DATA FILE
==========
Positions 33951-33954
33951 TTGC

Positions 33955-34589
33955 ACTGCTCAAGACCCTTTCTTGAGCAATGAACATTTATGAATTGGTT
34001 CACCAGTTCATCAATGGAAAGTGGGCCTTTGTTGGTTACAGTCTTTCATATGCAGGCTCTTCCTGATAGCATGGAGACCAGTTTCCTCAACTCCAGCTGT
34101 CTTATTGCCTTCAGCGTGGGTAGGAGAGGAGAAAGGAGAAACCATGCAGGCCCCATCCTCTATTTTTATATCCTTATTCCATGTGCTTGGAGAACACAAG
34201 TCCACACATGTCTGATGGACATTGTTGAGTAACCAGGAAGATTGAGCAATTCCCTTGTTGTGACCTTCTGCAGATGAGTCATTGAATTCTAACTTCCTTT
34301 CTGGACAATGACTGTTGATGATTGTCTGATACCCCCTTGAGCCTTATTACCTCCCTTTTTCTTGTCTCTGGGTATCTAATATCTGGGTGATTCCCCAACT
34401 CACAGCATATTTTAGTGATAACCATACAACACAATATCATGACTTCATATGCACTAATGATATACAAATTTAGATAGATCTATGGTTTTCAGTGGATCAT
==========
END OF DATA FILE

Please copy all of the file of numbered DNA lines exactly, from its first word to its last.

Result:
Positions 33951-33954
33951 TTGC

Positions 33955-34589
33955 ACTGCTCAAGACCCTTTCTTGAGCAATGAACATTTATGAATTGGTT
34001 CACCAGTTCATCAATGGAAAGTGGGCCTTTGTTGGTTACAGTCTTTCATATGCAGGCTCTTCCTGATAGCATGGAGACCAGTTTCCTCAACTCCAGCTGT
34101 CTTATTGCCTTCAGCGTGGGTAGGAGAGGAGAAAGGAGAAACCATGCAGGCCCCATCCTCTATTTTTATATCCTTATTCCATGTGCTTGGAGAACACAAG
34201 TCCACACATGTCTGATGGACATTGTTGAGTAACCAGGAAGATTGAGCAATTCCCTTGTTGTGACCTTCTGCAGATGAGTCATTGAATTCTAACTTCCTTT
34301 CTGGACAATGACTGTTGATGATTGTCTGATACCCCCTTGAGCCTTATTACCTCCCTTTTTCTTGTCTCTGGGTATCTAATATCTGGGTGATTCCCCAACT
34401 CACAGCATATTTTAGTGATAACCATACAACACAATATCATGACTTCATATGCACTAATGATATACAAATTTAGATAGATCTATGGTTTTCAGTGGATCAT